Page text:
Harvey Silverglate on the ‘Slow Death of Free Speech at Harvard’
Late last month, FIRE co-founder and chairman (and Harvard Law School alumnus) Harvey Silverglate delivered a speech to the Harvard Law School class of 1958 at its 55th reunion. Harvey used the occasion to share an eye-opening series of stories that reveal Harvard University’s accelerating trend of censorship and compelled speech.
Harvey started by recalling a case early in his career in which he defended a group of students whose speech would almost certainly be punished under harassment codes today. He reviewed the creation of Harvard Law’s sexual harassment policies, and Harvard Business School’s threatening student journalists over an innocuous cartoon. More recently, though, Harvard has been employing more insidious strategies to ensure uniformity in its students’ viewpoints:
[I]n 2011 … Dean of Freshmen Thomas Dingman announced that a “kindness pledge” would be posted in the entryway of every freshman residence hall, and each member of the Class of 2015 would be asked to sign the oath on a line designated for his or her signature. The pledge read, in part: “we commit to upholding the values of the College and to making the entryway and Yard a place where all can thrive and where the exercise of kindness holds a place on a par with intellectual attainment.” … The Oath would remain posted in the entryway of each dorm all year, so that it would be visible, for all to see who in the class presumably valued kindness and who did not or, put another way, who was a good and righteous human being and who was not.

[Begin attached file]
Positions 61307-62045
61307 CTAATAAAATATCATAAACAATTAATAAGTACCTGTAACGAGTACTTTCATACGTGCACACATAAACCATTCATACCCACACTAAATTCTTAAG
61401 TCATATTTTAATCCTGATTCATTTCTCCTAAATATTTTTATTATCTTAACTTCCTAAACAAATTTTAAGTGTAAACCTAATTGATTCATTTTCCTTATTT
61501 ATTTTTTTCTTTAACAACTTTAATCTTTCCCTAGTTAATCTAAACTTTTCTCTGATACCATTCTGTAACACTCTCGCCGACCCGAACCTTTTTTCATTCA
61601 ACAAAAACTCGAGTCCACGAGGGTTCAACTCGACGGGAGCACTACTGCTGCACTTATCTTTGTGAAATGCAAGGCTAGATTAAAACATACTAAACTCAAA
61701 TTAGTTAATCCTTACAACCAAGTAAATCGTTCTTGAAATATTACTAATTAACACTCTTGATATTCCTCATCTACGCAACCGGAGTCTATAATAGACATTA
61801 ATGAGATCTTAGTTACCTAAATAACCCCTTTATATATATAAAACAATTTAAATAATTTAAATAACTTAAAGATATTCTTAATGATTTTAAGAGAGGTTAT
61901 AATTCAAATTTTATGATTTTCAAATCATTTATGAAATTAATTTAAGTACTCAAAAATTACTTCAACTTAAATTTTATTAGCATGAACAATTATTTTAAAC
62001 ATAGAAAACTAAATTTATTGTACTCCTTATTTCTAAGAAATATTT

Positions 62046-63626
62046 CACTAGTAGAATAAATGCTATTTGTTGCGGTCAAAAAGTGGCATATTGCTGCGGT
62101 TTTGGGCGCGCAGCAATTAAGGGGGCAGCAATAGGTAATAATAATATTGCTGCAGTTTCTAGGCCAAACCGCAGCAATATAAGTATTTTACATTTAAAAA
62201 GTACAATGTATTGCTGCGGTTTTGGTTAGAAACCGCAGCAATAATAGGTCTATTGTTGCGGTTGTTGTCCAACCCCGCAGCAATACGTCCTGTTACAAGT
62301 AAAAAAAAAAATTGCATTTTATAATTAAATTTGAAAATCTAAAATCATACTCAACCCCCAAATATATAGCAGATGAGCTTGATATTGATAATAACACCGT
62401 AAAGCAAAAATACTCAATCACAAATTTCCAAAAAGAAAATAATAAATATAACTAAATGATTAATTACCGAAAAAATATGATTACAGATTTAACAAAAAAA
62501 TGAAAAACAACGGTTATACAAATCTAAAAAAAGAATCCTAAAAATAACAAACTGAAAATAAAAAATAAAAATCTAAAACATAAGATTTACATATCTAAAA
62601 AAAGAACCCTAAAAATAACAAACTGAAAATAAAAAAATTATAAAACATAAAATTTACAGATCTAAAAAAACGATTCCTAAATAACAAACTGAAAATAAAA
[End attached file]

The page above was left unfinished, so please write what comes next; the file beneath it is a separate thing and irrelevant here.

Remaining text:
Dingman halted this plan in the face of criticism, but instead incorporated a “stealth attitudinal re-education program into Harvard’s freshman orientation week.”
Harvard students, in turn, are “unlearning liberty”; a 2011 editorial in The Harvard Crimson, for example, commended the school for its actions against a professor who had his controversial views published in an Indian newspaper.
Read the rest of Harvey’s speech about how Harvard “has become dangerous for the dissenting voice” inMinding the Campus.
Image: Harvard University building
Schools: Harvard University